Photo: Bradford Robotham

Listed under: Review

July 29, 2014, 9:07am

Norman Zammitt at Andrew Rafacz

Originally published on THE SEEN

Norman Zammitt’s acrylic paintings of gradated color, currently on display at Andrew Rafacz, were produced in the late ‘70s and early ‘80s, around the same time that home computers began gaining popularity. The works, much smaller in scale but similar in style to Zammitt’s Mural paintings, are composed of narrow bands of precisely calculated solid color on canvas board mounted to float about an inch away from the wall. A range of palettes, perfectly applied to smooth surfaces – Yellow Violet 43Red to Green I – often evoke scenes in nature, such as sandstorms and sunrises, and create glowing window-like spaces in the gallery. Existing as objects of obsession, the paintings reveal Zammitt’s desire for transcendence through labor and technical precision, during a period of a monumental technological shift.


Norman Zammitt | Diagonal I, 1979. acrylic on canvas board. 9 x 12 inches. Diagonal I, 1979. acrylic on canvas board. 9 × 12 inches. Carter and Citizen.

Listed under: Review

July 28, 2014, 11:37am

Frank Stella at Leslie Feely Gallery

I stumbled into this beautiful exhibition at Leslie Feely Gallery almost by accident. A mini survey of works by Frank Stella was on view in two elegant rooms. The works were made between 1971 and 1987. Historic yes, distinguished yes and a visual delight to encounter.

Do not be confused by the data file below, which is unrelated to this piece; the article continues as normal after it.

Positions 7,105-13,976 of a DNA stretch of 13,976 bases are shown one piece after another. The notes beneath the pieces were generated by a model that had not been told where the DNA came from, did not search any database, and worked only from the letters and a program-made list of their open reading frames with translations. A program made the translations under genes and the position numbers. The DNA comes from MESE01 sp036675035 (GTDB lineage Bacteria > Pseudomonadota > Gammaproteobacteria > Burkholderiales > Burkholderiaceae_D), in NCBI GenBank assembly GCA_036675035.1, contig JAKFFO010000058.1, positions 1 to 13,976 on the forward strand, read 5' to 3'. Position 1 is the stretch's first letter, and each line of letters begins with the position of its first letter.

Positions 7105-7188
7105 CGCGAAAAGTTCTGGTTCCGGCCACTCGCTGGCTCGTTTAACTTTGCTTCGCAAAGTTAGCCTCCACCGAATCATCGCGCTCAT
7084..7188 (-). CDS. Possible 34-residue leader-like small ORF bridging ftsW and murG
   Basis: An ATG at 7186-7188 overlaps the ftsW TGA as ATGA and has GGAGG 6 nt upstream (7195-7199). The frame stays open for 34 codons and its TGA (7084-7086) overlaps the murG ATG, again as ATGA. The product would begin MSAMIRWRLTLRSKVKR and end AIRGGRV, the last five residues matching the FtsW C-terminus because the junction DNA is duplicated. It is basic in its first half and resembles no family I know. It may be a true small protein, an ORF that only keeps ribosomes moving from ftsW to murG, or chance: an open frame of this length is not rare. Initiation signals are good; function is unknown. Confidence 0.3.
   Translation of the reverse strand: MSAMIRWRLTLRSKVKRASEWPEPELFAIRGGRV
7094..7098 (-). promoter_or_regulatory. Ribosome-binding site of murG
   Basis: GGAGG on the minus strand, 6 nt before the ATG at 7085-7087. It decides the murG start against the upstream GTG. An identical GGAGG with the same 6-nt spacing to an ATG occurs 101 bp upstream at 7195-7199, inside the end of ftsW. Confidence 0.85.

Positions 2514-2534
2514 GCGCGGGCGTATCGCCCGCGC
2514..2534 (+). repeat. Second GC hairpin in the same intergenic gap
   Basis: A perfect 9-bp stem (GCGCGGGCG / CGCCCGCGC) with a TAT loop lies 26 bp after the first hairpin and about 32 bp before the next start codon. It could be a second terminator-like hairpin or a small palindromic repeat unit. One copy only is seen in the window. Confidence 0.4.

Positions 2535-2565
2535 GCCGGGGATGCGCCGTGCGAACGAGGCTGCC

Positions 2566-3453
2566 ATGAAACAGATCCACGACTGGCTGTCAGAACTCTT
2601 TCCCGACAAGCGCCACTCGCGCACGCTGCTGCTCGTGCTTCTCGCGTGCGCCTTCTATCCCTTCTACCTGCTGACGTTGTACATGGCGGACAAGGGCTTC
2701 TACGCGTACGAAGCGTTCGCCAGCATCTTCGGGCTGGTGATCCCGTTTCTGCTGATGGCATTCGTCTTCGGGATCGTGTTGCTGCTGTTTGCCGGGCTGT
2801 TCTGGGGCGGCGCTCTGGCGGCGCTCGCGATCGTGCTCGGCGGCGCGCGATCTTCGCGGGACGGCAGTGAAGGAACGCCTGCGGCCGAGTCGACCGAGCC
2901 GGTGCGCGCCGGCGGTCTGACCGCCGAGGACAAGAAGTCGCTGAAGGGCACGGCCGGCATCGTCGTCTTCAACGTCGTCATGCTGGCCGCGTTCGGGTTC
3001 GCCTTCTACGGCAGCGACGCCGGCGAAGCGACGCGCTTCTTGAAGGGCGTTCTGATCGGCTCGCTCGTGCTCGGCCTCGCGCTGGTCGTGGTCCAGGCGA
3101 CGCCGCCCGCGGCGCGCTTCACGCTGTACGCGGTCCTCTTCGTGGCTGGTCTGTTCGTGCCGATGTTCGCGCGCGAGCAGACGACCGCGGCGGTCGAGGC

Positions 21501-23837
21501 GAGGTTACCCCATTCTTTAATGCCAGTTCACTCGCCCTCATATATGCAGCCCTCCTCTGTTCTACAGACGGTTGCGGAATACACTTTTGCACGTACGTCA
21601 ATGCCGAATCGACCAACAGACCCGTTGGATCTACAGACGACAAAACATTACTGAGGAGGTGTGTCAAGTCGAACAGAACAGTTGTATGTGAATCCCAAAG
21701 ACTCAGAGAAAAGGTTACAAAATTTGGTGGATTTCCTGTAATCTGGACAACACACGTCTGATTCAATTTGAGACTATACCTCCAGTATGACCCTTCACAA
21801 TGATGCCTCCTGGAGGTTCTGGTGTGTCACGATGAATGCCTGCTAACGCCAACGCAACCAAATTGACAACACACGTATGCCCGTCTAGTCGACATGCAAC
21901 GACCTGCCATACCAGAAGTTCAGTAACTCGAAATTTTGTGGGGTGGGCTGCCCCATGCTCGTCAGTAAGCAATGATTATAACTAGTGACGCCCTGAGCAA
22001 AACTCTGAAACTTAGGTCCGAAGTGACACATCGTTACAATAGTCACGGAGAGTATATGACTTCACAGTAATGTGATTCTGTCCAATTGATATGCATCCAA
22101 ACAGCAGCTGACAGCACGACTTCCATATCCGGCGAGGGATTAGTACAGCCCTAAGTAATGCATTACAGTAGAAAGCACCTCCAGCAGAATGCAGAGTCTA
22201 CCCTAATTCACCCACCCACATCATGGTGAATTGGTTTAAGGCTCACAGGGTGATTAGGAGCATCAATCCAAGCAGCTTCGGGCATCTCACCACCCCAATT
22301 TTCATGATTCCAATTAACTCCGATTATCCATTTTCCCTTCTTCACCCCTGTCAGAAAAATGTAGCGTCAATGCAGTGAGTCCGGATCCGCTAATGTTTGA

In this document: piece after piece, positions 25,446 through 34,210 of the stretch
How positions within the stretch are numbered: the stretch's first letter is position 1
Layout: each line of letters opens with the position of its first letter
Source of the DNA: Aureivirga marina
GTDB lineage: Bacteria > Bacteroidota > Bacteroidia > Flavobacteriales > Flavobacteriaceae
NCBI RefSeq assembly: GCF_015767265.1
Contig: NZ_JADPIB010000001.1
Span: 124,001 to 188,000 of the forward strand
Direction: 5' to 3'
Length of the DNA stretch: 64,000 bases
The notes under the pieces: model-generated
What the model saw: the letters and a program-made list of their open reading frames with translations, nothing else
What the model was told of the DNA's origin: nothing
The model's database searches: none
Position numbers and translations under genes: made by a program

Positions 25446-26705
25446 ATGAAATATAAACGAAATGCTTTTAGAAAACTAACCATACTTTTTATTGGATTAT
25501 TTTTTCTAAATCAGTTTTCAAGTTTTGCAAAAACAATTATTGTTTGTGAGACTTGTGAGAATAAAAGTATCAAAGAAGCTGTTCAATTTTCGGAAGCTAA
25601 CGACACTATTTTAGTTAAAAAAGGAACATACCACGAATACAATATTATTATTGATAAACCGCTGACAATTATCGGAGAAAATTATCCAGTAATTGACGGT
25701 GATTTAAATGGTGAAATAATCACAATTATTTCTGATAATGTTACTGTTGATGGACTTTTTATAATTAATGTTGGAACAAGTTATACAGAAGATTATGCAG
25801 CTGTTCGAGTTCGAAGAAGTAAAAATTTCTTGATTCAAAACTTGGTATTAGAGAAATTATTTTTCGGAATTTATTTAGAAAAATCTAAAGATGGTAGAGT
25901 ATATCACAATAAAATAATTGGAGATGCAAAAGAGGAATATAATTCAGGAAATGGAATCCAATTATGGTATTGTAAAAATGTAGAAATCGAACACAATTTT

To begin we find on entrance wall this Malevich quote: “….only he is alive who rejects his convictions of yesterday.” Later I found the same quote printed in a 1978 Stella catalogue from the Fort Worth Art Museum. This statement is a guide to what Stella has been about since the beginning of his long and extremely productive career. - Michael Klein, Contributor


Frank Stella | Bogoria I, 1971 ( left ), Mixed Media Relief, 90 x 100 inches. Courtesy Leslie Feely Gallery

Listed under: Review

July 21, 2014, 9:29am

Painting the Uncontainable: Introductions at G. Gibson Gallery

“Central Washington Fire Not Contained,” reads the headline of the Associated Press’s silent footage showing the plumes of gray and black that presided over entire mountains full of charred treetops in Washington State over the last week. Somewhere between the brush fires that maintain a forest’s health and the catastrophic fields of flames that consume the homes and the national parks of the western United States every summer resides the invisible line that separates controlled chaos from the uncontainable. Standing among the natural phenomena dominating the paintings of Introductions at Seattle’s G. Gibson Gallery while the fires burn across other pockets of the state, the related tensions investigated by these artists take on a new level of relevancy. — Erin Langner, Seattle contributor


Susanna Bluhm | Yosemite Rock (Pretend Feathers & Corduroy Patch), 2013, oil
and acrylic on canvas, 40 x 40 inches. Image courtesy of the artist and G. Gibson Gallery.

Listed under: Review